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BSA says new financial regulation rules are anti-competitive

Building Societies Association director general Adrian Coles has told MPs that the proposed changes to financial regulation are anti-competitive and conflict with the Government’s commitment to sector diversity and the promotion of mutuals.

Speaking this week at a Treasury select committee evidence session, Coles (pictured) said the new regulatory framework will hit smaller firms with significant cost increases.

He said: “The regulation discussion document from the Treasury makes it absolutely clear there will be significantly increased running costs for small institutions. We can envisage a situation where there will be three regulators plus Europe, issuing consultation papers on the mortgage market, for example. It will not be an easy system to navigate for many firms.”

Coles said the extra regulatory costs would have to be passed on to the consumer.

British Bankers’ Association chief executive Angela Knight said: “Smaller institutions are quite significantly affected by the current environment, let alone the new environment which is ratcheting up costs and so limiting their ability to conform without themselves getting larger in some way.”
She added that the proposed seniority of the Prudential Regulatory Authority over the Consumer Protection and Markets Authority could make smaller institutions feel “distant” from decision-making.

Coles and Knight agreed that high quality supervisors are more important than the structure of regulatory bodies.

Knight said: “What makes future crises less likely is more than just changing the structure. It is greater liquidity in the system and by institutions, better management and risk control by the separate and individual major institutions, better co-ordination across borders and better supervision. Supervision is not just a set of rules and whether they are right or wrong, it is a far more holistic approach which needs to be taken.”


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There are 4 comments at the moment, we would love to hear your opinion too.

  1. And heres me thinking there was to be a “bonfire of the quangos” ?

  2. Whilst I can sympathise as an IFA that has been subjected to considerable regulation in recent years, I cannot help feeling a sense of poetic justice towards that the Banks and Building Societies that in comparison have been a law unto themselves!

  3. Yeah, we (the IFA sector) have been complaining about biased, excessive, unaccountable and hugely expensive regulation for years but until recently no one seems to have been interested in taking a blind bit of notice.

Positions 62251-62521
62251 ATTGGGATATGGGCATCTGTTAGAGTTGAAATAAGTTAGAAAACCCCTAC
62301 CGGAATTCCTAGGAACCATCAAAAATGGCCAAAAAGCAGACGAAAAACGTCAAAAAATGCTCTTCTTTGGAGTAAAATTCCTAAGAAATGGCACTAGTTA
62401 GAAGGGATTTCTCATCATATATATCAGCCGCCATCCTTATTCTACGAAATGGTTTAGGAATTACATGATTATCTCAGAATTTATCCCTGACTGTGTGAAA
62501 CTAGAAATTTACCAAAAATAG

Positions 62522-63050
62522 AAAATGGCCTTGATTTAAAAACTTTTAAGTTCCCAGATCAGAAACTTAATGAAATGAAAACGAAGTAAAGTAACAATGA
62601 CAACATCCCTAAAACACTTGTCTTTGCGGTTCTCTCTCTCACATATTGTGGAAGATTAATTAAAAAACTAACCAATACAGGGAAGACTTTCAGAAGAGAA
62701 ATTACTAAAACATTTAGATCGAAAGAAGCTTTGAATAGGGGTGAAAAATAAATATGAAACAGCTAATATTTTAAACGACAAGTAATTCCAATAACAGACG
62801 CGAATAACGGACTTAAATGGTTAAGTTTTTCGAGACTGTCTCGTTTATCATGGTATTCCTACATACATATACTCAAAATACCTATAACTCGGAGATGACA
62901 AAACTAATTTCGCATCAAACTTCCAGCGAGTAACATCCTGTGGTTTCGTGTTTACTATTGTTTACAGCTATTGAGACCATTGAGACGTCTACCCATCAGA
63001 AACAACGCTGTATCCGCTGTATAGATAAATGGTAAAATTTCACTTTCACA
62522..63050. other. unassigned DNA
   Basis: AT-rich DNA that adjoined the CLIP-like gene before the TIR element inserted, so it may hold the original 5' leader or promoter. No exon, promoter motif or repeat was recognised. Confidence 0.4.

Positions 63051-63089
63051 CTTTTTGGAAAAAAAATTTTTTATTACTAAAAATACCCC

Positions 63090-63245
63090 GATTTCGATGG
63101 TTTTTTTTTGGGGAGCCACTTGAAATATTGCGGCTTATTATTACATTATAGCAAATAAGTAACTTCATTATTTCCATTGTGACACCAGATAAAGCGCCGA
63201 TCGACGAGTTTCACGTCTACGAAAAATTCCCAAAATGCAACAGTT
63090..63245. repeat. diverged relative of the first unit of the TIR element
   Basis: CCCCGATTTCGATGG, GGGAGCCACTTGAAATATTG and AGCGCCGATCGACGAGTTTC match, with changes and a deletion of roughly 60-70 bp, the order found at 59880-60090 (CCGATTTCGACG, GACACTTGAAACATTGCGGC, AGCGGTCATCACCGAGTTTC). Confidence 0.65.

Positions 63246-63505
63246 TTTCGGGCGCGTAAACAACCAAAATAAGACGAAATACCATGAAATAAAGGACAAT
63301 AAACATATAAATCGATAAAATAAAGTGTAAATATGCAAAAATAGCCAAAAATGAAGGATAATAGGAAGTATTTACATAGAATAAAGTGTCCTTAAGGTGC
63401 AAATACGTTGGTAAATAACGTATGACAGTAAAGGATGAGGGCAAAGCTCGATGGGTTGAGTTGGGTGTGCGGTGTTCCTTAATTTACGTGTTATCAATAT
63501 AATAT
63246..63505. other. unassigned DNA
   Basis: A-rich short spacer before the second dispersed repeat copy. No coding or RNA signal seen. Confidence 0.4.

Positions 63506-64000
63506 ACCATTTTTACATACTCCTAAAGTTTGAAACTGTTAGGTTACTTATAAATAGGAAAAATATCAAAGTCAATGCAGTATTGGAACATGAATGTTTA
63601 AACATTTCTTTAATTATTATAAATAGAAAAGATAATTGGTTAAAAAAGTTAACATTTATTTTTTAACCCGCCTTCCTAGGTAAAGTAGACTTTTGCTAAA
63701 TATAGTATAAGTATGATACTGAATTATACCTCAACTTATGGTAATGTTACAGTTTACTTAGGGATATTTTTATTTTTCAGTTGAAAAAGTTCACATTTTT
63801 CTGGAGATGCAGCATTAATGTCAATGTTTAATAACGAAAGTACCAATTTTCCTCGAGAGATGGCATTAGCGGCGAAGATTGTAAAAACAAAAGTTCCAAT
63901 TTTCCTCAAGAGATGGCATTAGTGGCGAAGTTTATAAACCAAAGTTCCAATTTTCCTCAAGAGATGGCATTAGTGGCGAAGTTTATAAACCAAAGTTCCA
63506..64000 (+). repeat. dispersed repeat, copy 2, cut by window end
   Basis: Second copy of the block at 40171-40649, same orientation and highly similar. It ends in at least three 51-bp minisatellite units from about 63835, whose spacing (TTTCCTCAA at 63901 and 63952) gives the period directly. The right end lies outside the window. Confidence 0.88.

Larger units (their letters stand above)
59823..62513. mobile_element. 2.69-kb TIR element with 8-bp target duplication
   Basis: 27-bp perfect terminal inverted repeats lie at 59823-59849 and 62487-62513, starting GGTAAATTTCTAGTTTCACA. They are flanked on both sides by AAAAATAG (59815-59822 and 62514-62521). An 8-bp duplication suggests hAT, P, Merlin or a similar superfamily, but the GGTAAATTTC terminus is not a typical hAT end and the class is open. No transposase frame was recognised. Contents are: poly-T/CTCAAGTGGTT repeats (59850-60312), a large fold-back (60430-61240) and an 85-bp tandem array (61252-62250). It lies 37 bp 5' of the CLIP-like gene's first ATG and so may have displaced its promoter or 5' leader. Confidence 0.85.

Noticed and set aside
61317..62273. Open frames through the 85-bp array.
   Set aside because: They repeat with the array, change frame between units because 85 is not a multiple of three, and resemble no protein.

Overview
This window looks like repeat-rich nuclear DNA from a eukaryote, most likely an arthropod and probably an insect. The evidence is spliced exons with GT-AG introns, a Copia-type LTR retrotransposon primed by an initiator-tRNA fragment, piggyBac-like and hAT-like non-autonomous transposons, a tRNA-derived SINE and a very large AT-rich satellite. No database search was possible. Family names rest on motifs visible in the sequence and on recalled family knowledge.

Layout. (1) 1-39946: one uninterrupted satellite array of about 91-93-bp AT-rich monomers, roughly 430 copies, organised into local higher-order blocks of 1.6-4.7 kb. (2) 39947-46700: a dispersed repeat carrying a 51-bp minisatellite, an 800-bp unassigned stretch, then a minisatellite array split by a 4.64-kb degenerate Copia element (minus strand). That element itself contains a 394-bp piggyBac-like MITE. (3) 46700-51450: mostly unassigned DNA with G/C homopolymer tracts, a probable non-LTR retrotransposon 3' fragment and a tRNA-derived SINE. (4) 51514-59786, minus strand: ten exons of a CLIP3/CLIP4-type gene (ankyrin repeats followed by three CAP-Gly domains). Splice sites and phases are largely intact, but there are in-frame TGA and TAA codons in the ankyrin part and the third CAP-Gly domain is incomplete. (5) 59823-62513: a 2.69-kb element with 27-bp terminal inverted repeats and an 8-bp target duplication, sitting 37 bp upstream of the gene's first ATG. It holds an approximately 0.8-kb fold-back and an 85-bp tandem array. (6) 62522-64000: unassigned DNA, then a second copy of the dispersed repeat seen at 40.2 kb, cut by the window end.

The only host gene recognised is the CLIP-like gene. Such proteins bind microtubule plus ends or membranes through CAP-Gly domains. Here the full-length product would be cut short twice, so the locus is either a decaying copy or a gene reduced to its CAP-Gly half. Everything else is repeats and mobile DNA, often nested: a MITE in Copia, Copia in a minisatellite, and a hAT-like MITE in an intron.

Maybe now the BSA and the BBA are starting to make some noise, things may finaly start to change.

  4. RDR is anti-competitive under EU Law!

    European Union law operates alongside the legal systems of the European Union’s member states and where conflict occurs, takes precedence over national law.

    Does such a conflict exist? All 3 aspects of the RDR – prescribing the conditions for a firm being able to hold itself out as “independent”; prescribing methods of remuneration; prescribing criteria for competence – are super-equivalent to comparable provisions in the Markets in Financial Instruments Directive aka (MiFID).

    Under EU law super-equivalence is not permitted, which is why the FSA are unable to apply their proposed rules to inwardly passporting firms, as this would bring the FSA into direct contravention of Article 31 of the L1 Directive (2004/39/EC). NB: Firms passport into the UK from the EU just as UK firms can passport into EU states via the UK. This two way traffic is the corner stone of EU law and the principle of trading harmony.

    This is why the FSA have confirmed they will not be applying the RDR rules to firm’s exercising Article 31 rights in their draft notification to the EC (ref CP09/18 Ann B pars 26 and 51).

    EEA investment advisers will be able to provide investment advice to UK customers under the more relaxed MiFID regime, but UK advisers will be restricted in providing the same MiFID service to their own UK customers.

    OK So lets see our regulators operate under EU Law even if the are above UK Law!!!!!!!!!


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